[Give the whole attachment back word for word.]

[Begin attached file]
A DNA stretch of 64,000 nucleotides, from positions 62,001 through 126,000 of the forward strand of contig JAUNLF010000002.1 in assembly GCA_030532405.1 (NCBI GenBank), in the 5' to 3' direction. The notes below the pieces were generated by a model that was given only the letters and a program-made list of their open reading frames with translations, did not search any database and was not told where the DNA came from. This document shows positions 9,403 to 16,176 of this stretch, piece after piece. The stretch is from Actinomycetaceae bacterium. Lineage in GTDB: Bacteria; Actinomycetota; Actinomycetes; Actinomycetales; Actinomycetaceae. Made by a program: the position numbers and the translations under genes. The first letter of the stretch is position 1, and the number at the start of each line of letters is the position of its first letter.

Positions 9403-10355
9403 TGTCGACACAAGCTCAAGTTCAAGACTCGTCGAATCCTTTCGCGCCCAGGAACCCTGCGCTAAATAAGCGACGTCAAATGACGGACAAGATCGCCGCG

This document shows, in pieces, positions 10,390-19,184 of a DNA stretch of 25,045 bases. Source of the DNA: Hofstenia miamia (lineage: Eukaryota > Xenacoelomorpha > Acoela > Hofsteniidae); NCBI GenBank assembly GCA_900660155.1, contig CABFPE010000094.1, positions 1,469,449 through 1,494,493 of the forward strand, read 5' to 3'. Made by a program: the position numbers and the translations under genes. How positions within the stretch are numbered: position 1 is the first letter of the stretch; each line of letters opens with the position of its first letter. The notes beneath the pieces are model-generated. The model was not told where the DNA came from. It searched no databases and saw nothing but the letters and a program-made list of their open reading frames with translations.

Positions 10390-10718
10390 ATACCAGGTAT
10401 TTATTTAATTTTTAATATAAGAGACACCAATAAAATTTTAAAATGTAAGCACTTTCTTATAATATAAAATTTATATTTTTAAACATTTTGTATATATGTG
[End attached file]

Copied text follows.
A DNA stretch of 64,000 nucleotides, from positions 62,001 through 126,000 of the forward strand of contig JAUNLF010000002.1 in assembly GCA_030532405.1 (NCBI GenBank), in the 5' to 3' direction. The notes below the pieces were generated by a model that was given only the letters and a program-made list of their open reading frames with translations, did not search any database and was not told where the DNA came from. This document shows positions 9,403 to 16,176 of this stretch, piece after piece. The stretch is from Actinomycetaceae bacterium. Lineage in GTDB: Bacteria; Actinomycetota; Actinomycetes; Actinomycetales; Actinomycetaceae. Made by a program: the position numbers and the translations under genes. The first letter of the stretch is position 1, and the number at the start of each line of letters is the position of its first letter.

Positions 9403-10355
9403 TGTCGACACAAGCTCAAGTTCAAGACTCGTCGAATCCTTTCGCGCCCAGGAACCCTGCGCTAAATAAGCGACGTCAAATGACGGACAAGATCGCCGCG

This document shows, in pieces, positions 10,390-19,184 of a DNA stretch of 25,045 bases. Source of the DNA: Hofstenia miamia (lineage: Eukaryota > Xenacoelomorpha > Acoela > Hofsteniidae); NCBI GenBank assembly GCA_900660155.1, contig CABFPE010000094.1, positions 1,469,449 through 1,494,493 of the forward strand, read 5' to 3'. Made by a program: the position numbers and the translations under genes. How positions within the stretch are numbered: position 1 is the first letter of the stretch; each line of letters opens with the position of its first letter. The notes beneath the pieces are model-generated. The model was not told where the DNA came from. It searched no databases and saw nothing but the letters and a program-made list of their open reading frames with translations.

Positions 10390-10718
10390 ATACCAGGTAT
10401 TTATTTAATTTTTAATATAAGAGACACCAATAAAATTTTAAAATGTAAGCACTTTCTTATAATATAAAATTTATATTTTTAAACATTTTGTATATATGTG